Glass windows broken in drive-by shootings

Two large windows at a car dealership in central Columbia were shot out Friday afternoon, and employees who were inside the building at the time were left cold but unhurt.

City plans to improve intersections for walkers, bikers

Some of the busiest intersections in Columbia are in line for makeovers as part of an emerging trail network designed to get more people out of their cars and onto their feet.

Eevolving Riddle

Meet EeTisha Riddle’s mother.

Christie’s ‘Mousetrap’ opens theater’s 28th year

Agatha Christie’s “The Mousetrap” has been in production around the world for 55 years, and now it’s playing in Columbia, thanks to the Columbia Entertainment Company.

Mall begins enforcing new unaccompanied youth policy

Under a new parental guidance policy that went into effect Friday at Columbia Mall, youths younger than 17 must be accompanied by a parent or adult who is at least 21 years old from 4 p.m. until the mall closes at 10 p.m. on Fridays and Saturdays. The mall was crowded on the first day that the policy was in effect, but not with unsupervised teenagers.

Some business owners confused by proposal on sign ordinances

A sign ordinance proposal scheduled for a City Council vote Monday night has many downtown business owners scratching their heads. Some don’t see why a new ordinance is necessary. Others are confused about the legal language of the proposal. Still, more wonder why they should even worry about the proposal.

City to decide on pursuing new bioreactor

John Glascock, Columbia’s director of public works, has approved a bid from Frank Twehous Excavating Company in Jefferson City to begin construction on what will potentially become the first bioreactor in Missouri. The bid now goes to the city’s purchasing division, which will decide whether to finalize the deal to bring the latest in landfill technology and renewable energy to mid-Missouri.

MU star Wehrli elected to Hall of Fame

MIAMI — Former Missouri standout and St. Louis Cardinals five-time All-Pro cornerback Roger Wehrli was one of six elected to the Pro Football Hall of Fame on Saturday.

Lineup changes, but result doesn’t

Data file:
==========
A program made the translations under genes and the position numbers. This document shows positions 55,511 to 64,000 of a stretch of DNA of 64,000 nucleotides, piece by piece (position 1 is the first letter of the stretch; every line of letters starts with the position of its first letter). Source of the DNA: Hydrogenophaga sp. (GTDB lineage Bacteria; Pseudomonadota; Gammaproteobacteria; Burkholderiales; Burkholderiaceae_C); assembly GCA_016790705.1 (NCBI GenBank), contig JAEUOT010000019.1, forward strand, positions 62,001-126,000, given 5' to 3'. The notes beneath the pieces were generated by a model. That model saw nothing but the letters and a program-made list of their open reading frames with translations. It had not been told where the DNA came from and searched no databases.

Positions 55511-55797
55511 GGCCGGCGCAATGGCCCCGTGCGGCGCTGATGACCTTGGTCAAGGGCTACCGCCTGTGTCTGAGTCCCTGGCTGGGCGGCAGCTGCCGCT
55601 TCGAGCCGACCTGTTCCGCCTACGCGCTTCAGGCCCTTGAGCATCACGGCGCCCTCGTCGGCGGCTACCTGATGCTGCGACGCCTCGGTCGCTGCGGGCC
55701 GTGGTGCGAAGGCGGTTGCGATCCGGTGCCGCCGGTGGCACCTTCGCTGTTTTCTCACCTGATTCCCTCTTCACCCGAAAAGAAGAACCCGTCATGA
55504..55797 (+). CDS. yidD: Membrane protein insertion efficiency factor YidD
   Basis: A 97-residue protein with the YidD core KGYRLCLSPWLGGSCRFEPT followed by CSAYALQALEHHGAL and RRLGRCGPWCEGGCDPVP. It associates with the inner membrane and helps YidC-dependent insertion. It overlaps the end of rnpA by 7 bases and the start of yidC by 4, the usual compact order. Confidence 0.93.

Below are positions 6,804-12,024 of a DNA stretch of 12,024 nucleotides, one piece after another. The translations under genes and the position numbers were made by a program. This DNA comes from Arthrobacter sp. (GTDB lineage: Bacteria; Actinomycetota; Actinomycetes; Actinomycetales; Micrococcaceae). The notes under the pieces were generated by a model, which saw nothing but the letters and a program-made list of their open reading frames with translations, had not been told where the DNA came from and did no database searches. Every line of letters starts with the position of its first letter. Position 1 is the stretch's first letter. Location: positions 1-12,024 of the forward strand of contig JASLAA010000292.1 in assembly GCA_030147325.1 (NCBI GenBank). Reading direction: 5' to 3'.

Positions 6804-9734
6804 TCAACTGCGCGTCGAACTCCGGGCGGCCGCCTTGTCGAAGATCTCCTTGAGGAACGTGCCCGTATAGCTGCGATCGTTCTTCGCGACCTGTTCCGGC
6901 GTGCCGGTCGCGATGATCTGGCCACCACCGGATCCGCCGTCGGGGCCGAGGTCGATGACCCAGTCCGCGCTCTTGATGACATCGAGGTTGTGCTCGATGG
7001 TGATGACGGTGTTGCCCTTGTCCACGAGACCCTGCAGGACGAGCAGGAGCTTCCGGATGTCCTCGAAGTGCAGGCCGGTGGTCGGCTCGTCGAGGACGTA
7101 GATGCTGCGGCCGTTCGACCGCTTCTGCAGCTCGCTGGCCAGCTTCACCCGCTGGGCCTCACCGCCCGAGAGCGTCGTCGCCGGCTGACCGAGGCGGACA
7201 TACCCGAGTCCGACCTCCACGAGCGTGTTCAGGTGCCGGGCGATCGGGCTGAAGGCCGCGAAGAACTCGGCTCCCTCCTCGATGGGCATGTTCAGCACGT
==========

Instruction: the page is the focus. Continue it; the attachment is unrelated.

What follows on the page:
Not even a dramatic change in the lineup could change the growing, and certainly disconcerting, trends for Missouri.

Cacophony of clucking

Jake Biddle carries his most prized possessions — a collection of wild turkey calls — in a small plastic box. There are slate calls, box calls and mouth calls, all of which he uses to create the sounds of one of the country’s most popular game birds.

Advocating awareness

In the late 1990s, the Rev. Raymond Hayes invited a young MU student named Violet to speak to his congregation at St. Luke United Methodist Church.

Bruins can’t stop Goode

At several points during Rock Bridge’s Friday night game against the Raytown South Cardinals, the chant of “You can’t stop him” could be heard coming from one section of the crowd at the Rock Bridge gym.

Ozark’s size too much for Kewpies

The last person sitting in the bleachers behind the Hickman Kewpies boys basketball bench Saturday night wasn’t a fan, or a statistician.

BOONE LIFE: Hands under the hood

An anxious voice trickles through the two-way radio mounted on the wall next to an organized toolbox.

Crafting a legacy

FULTON — In Lee Nigh’s home, an amber-gold violin rests beside a study window, as if it were looking out onto the rainy afternoon.

International Relations

Paul Fox was a lot of things growing up, but religious was not one of them.

Critical caring

With his mischievous laugh, vivid arsenal of imaginative stories and inquisitive, chatty nature, Byron Hines has won himself a spot on many a nurses’ favorite-patient list. He’s whooped every volunteer who has dared to compete against him in a game of Sorry! or Monopoly, and on his good days, he’s quite the force to keep up with.

HIV, faith redirect woman’s outlook on life

Brenda Flowers has lived with HIV for 10 years now. For most of that time, she kept the diagnosis to herself. She says she wanted to avoid that “certain look,” and she dreaded having her life defined solely by the fact she had the virus that causes AIDS. She was ashamed. And she was certain that she would be shunned by everyone who knew about her diagnosis.

True/False film preview

The fourth annual True/False Film Festival will take over a chunk of downtown Columbia March 1-4. It features nonfiction films, including some that haven’t debuted yet and a few that are still in progress. The full schedule will be announced by Feb. 12. Meanwhile, the festival's organizers have offered a sneak preview of some of the films.

Tigers’ rebounding inconsistent

The box score had to have an error. There was no way the totals were correct. Some mistake had to have been made or some prank had to have been pulled. After all, what are the odds a team would get outrebounded by nearly the same margin it won by in the opponents’ game less than a month ago?